Last week, the Madrid Labor Court published judgment 53/19 of February 11, ruling on two fundamental questions. The first concerns whether the complainant (worker providing delivery services for a well-known tech platform) should be classified as an employee of the company. Having settled that, the question was whether the company’s termination of the contract was unlawful, due to violating the fundamental right to freedom of expression.
The respondent company is defined as an intermediary platform that connects customers seeking a certain service with providers, as well as delivery riders who provide pick-up and delivery services. On the first issue, the most important aspects that were considered in this ruling to classify riders of the platform as employees are:
- Absence of control in the production process: A self-employed worker works while maintaining control of the production process until sale in the market. However, the judge considered that the riders working for the platform do not have that capacity because, for example, they cannot choose their suppliers or freely set their price.
- Virtual platform: The riders cannot work independently from the platform’s application, so if a rider decided to do business on his or her own, that kind of activity “would be doomed to fail.”
- Employment by a third party: The respondent company receives the fruits of the rider’s efforts, including potential risk from performing the work. The court considered that it was not proven that riders assumed the risks of failed transactions, as they did not seem to respond to the end customer or the service provider for any damage caused. In addition, the price of the service is not set by the provider but by the app, which is even able to change the price. The platform processes the customer’s payment, although the rider is subsequently sent the invoice.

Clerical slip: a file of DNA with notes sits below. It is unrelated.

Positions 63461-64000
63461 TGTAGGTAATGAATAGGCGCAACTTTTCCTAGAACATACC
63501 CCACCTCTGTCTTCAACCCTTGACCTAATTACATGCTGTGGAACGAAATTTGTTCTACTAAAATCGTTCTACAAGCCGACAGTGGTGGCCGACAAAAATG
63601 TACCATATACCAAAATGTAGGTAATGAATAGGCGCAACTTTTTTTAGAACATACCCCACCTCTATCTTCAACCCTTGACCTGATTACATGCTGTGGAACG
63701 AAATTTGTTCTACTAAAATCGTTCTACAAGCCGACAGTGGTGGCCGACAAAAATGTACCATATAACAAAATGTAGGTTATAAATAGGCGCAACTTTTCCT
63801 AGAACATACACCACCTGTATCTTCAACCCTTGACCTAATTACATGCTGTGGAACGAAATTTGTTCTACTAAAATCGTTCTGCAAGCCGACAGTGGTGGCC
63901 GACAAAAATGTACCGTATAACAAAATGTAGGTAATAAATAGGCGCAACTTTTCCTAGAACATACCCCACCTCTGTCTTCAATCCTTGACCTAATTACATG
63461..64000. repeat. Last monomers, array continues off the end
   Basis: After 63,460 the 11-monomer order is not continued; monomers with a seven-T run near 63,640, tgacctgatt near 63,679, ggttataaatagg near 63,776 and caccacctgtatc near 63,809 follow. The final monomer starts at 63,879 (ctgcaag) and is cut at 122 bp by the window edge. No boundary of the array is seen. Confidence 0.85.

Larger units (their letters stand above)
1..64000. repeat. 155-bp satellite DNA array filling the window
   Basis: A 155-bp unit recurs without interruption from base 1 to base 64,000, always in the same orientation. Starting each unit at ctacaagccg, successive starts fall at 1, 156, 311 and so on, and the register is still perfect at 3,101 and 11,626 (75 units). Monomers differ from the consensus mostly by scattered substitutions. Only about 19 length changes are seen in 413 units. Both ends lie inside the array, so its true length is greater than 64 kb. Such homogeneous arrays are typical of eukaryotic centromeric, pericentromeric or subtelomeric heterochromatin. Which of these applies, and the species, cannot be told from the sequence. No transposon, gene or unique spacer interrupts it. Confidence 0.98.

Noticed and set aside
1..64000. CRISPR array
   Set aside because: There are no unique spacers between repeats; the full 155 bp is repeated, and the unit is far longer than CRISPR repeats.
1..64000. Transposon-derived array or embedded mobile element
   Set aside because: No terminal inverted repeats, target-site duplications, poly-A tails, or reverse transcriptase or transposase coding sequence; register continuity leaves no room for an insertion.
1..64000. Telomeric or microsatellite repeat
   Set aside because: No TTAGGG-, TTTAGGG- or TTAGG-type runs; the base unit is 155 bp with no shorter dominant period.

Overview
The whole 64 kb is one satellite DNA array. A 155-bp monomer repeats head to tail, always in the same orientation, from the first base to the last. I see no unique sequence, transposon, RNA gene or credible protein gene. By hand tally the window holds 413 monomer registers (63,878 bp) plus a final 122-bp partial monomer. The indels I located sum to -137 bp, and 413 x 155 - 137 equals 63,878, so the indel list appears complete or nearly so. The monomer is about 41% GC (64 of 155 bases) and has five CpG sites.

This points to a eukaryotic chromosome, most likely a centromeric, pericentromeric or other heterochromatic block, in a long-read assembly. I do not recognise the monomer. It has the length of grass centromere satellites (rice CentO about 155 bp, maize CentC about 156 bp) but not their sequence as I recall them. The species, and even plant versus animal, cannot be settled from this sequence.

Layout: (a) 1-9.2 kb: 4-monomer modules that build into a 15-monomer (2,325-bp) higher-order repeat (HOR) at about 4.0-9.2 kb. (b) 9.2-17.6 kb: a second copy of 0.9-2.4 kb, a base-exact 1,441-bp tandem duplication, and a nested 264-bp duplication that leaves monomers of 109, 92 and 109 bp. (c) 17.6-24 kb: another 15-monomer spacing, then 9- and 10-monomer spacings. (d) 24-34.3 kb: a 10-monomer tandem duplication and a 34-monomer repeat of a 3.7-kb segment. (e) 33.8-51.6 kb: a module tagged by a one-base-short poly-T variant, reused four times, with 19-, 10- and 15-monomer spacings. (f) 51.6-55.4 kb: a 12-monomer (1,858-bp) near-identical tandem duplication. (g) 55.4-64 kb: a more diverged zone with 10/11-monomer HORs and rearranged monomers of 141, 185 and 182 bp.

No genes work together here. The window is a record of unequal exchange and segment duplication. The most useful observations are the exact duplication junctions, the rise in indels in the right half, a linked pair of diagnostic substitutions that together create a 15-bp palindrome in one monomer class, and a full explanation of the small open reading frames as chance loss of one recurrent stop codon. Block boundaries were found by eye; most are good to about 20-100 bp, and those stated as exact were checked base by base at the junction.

- Choice of rider: The application offers the possibility of choosing the rider according to anticipated demand, the number of riders available or the rider’s profile (efficiency, number of orders delivered or customer rating).
- Permanent availability of the worker: The respondent company pays riders according to the microtask they have been allocated, so the amount of time they are “on call” to the business without being allocated a job is a cost saving that depends on a series of factors controlled by the platform.
- Automated oversight systems: The geolocation system is a means of controlling the riders’ behavior, enabling the company to know at all times where they are and to pass on that information to customers and providers.
- Other features indicated in the judgment: The imposition of a working week (40 hours), deadlines for completion of the work, the ban on branding other than that provided by the platform, the obligation to give advanced notice of a break in the working day, etc.